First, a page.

Speaking of the crowd, they were super into everything, positive and enthusiastic throughout the whole night, elevating a great show to a legendary one right alongside the spot-on live commentary team of Corey Graves and Tom Phillips, putting every other talking head on the payroll (aside from Mauro Ranallo, of course) to shame. But as Graves, ever the class act, stated on Twitter: “the men & women in the ring made it effortless for us. I got to be a fan.”

If there was one misstep in the otherwise sterling presentation, it was the confrontation between Austin Aries and Baron Corbin, which was all offense from Corbin until Aries snuck in with the win using a roll up. No disrespect to Corbin, who gets a lot of shit in the media but seems at least somewhat misunderstood and has been using that “I’m an asshole” stigma to get solid heel heat as of late, but it would’ve been nice to see more of the innovative offense that made Aries a standout in TNA and ROH, especially in his debut match. Hopefully NXT fans will get that sooner than later.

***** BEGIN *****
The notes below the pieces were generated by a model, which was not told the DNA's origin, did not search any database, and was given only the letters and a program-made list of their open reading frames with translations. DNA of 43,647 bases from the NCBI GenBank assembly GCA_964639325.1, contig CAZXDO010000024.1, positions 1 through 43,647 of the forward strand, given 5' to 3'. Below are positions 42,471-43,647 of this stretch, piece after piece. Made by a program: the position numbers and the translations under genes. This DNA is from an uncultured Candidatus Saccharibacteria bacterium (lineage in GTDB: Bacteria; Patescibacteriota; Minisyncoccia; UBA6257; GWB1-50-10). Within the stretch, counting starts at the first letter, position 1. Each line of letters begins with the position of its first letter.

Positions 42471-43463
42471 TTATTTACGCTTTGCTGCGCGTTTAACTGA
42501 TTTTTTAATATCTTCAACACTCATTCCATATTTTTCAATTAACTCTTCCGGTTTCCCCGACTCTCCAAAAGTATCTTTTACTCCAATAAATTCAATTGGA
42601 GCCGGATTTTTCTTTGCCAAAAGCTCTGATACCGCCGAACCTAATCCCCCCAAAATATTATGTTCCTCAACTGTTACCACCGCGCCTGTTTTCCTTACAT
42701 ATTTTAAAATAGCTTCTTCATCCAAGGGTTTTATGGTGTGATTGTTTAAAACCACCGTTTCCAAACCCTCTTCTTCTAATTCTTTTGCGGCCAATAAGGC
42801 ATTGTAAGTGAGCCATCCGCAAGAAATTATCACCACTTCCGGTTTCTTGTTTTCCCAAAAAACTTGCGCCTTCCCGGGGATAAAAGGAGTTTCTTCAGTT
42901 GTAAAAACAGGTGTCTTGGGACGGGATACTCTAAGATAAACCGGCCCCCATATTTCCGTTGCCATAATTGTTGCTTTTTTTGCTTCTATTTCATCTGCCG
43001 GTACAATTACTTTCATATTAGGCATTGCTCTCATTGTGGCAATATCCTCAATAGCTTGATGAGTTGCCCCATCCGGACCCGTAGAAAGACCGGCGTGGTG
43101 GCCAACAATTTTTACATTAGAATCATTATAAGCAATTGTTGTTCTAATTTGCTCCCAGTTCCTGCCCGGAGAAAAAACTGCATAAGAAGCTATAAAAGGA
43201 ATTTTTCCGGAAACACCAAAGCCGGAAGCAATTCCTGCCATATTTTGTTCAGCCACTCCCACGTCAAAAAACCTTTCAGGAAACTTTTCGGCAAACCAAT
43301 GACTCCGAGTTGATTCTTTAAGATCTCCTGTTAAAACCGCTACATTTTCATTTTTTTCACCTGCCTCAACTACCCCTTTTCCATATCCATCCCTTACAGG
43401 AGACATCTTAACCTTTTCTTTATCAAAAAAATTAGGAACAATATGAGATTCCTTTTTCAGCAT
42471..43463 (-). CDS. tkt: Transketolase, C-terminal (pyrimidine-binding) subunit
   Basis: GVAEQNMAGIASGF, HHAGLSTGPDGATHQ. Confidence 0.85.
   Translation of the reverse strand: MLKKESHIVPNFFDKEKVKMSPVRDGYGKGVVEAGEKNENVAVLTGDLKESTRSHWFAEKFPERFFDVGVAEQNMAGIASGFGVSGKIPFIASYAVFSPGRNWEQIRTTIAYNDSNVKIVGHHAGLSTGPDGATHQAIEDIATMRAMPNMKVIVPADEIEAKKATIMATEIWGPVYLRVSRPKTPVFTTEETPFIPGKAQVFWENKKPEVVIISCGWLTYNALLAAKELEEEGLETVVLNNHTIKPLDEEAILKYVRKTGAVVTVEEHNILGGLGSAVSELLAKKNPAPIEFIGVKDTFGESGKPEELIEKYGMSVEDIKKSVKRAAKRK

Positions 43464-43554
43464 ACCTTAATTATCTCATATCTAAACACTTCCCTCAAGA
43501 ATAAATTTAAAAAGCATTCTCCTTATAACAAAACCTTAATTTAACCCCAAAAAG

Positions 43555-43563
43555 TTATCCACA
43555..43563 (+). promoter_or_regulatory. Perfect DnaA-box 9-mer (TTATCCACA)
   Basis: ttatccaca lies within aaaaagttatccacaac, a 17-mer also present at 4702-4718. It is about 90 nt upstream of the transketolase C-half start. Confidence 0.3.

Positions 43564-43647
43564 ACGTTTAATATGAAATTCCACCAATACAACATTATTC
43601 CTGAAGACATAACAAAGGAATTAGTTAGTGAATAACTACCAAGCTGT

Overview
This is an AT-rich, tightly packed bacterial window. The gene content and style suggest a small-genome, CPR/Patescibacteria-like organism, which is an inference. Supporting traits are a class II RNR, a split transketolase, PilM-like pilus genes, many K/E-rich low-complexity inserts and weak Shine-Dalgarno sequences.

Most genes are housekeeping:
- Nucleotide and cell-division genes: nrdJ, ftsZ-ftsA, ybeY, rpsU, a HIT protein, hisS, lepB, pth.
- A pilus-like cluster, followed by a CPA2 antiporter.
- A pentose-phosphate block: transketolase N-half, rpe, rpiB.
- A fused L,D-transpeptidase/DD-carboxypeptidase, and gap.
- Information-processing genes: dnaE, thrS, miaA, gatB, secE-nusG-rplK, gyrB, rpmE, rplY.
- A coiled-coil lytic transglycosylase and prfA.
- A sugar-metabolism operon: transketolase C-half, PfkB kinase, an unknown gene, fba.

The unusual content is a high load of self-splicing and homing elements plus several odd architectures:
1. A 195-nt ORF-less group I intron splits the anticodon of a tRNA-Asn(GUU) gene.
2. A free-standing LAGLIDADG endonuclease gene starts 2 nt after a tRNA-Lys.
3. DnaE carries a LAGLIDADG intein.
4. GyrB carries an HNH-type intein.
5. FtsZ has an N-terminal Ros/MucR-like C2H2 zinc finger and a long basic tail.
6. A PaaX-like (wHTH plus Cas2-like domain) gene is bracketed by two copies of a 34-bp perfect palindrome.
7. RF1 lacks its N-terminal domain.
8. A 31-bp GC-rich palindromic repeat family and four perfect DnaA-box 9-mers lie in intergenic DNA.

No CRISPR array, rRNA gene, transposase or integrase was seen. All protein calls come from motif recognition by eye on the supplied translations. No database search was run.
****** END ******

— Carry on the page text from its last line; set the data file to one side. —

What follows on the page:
The night ended of an impressive double main event, the valiantly heroic Bayley passing out to the Asuka Lock, crowning a new NXT Women’s Champion in the charismatic Japanese export Asuka after a grueling back and forth war, and Finn Balor by his own admission “barely surviving” a bloody brawl with unstoppable juggernaut Samoa Joe to retain his NXT Title. These matches were prime examples of why NXT has such a ravenous and loyal fanbase, perfectly executed and endlessly entertaining, but the match of the night, possibly the match of the year, was the mid-card meeting of Sami Zayn and Shinsuke Nakamura.